That’s my problem, rants without support. Rants without details.

As I was thinking about this post this morning (since about 4 am when insomnia struck again) I remembered a poem I wrote a while back that I haven’t really shared. Why? Because this poem came from the details around me, and I think those details support its meaning. It is not perfect, but I thought I would share. I am putting this in as a PDF, since I can never figure out how to make the formatting on my poems work.:

HOUSE OF BITTERNESS

So, to sum it all up, don’t worry that I am going to bore you with long, detailed descriptions of meaningless drivel. My challenge to myself is to learn to  perfect my use of  details, not to abuse them.

Finally I will share with you a couple of images I am stealing borrowing from my brother, because I love the details.

The Magic is in the Details

Writing

Today I want to point out two magnificent posts from the past week that have made me realize something about my own writing, something that I am going to challenge myself to change. Both these writers captured me with the eloquence of their details–details which made the locations and people that they were writing about  come alive in my heart and  my brain.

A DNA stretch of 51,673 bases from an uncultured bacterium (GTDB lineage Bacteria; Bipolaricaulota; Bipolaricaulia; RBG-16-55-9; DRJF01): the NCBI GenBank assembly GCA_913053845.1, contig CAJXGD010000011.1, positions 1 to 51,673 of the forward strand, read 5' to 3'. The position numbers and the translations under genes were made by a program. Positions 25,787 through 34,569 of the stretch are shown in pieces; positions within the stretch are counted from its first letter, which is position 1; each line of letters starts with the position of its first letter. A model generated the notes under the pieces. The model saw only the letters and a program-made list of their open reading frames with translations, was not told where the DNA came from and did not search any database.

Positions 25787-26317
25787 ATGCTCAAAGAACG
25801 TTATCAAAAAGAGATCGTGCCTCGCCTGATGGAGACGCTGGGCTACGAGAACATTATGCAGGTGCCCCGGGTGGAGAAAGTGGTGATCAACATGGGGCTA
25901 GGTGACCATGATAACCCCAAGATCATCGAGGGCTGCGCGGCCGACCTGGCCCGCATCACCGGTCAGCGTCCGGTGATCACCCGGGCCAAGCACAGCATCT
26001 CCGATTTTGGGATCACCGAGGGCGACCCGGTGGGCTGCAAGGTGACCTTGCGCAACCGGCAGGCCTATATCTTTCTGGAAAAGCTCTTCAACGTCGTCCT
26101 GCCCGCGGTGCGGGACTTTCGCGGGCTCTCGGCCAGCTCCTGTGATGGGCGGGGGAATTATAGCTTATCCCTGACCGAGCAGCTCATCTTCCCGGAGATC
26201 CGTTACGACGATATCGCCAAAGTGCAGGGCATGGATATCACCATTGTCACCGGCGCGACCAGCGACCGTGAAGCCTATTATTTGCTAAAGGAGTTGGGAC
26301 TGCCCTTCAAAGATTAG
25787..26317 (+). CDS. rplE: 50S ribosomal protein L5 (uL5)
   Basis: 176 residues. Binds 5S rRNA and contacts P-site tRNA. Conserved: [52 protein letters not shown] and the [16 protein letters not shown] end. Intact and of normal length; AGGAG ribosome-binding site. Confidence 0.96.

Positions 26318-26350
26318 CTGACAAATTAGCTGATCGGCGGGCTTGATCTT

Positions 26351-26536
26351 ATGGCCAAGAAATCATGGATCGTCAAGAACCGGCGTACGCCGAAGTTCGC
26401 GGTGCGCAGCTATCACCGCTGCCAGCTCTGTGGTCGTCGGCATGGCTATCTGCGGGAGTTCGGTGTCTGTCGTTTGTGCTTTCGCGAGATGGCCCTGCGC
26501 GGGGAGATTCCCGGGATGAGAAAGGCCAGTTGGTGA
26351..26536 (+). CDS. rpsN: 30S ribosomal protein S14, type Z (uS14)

Ed, over at Salt ‘n Peppah, wrote this stunning descriptive passage on a day when  New York took a positive step toward change by legalizing gay marriage:

“The Stonewall Inn was barely open this early afternoon. “The gays” typically don’t begin bar hopping until much later in the early evening, so the bar was deserted, except for a short little fire plug bartender named typically, Joe. He welcomed us in immediately as if desperate for company on this miserable Saturday afternoon. Folding our dripping umbrellas and leaving them by the front door, I looked around. You could smell the age and the mustiness of this dark and dingy place. A thick painted tin ceiling and dark poster filled walls hugged us as small tables were tossed about a small elevated “stage” hardly protected by a single red velvet rope. Black and white photos of the now famous “Stonewall Riots” were haphazardly placed around on the deep paneled walls of this establishment. Framed newspaper and magazine clippings of history were draped behind the bar. Somehow the light of day made this bar look like me when I wake up in the morning. Raw and exposed. Pale and puffy. Vulnerable yet somehow as cozy as the thick fleece robe I throw on to ward off the early morning chill.”

(Here’s the link to the rest of his post, called “Stonewall“.) Eds post was powerful because of its timeliness, but also because of  the details. He described a place in a way that showed an emotion and brought into focus the world around us. I wish I could do that. Yes, I know that I am good at ideas and issues, but I feel severely lacking in the details.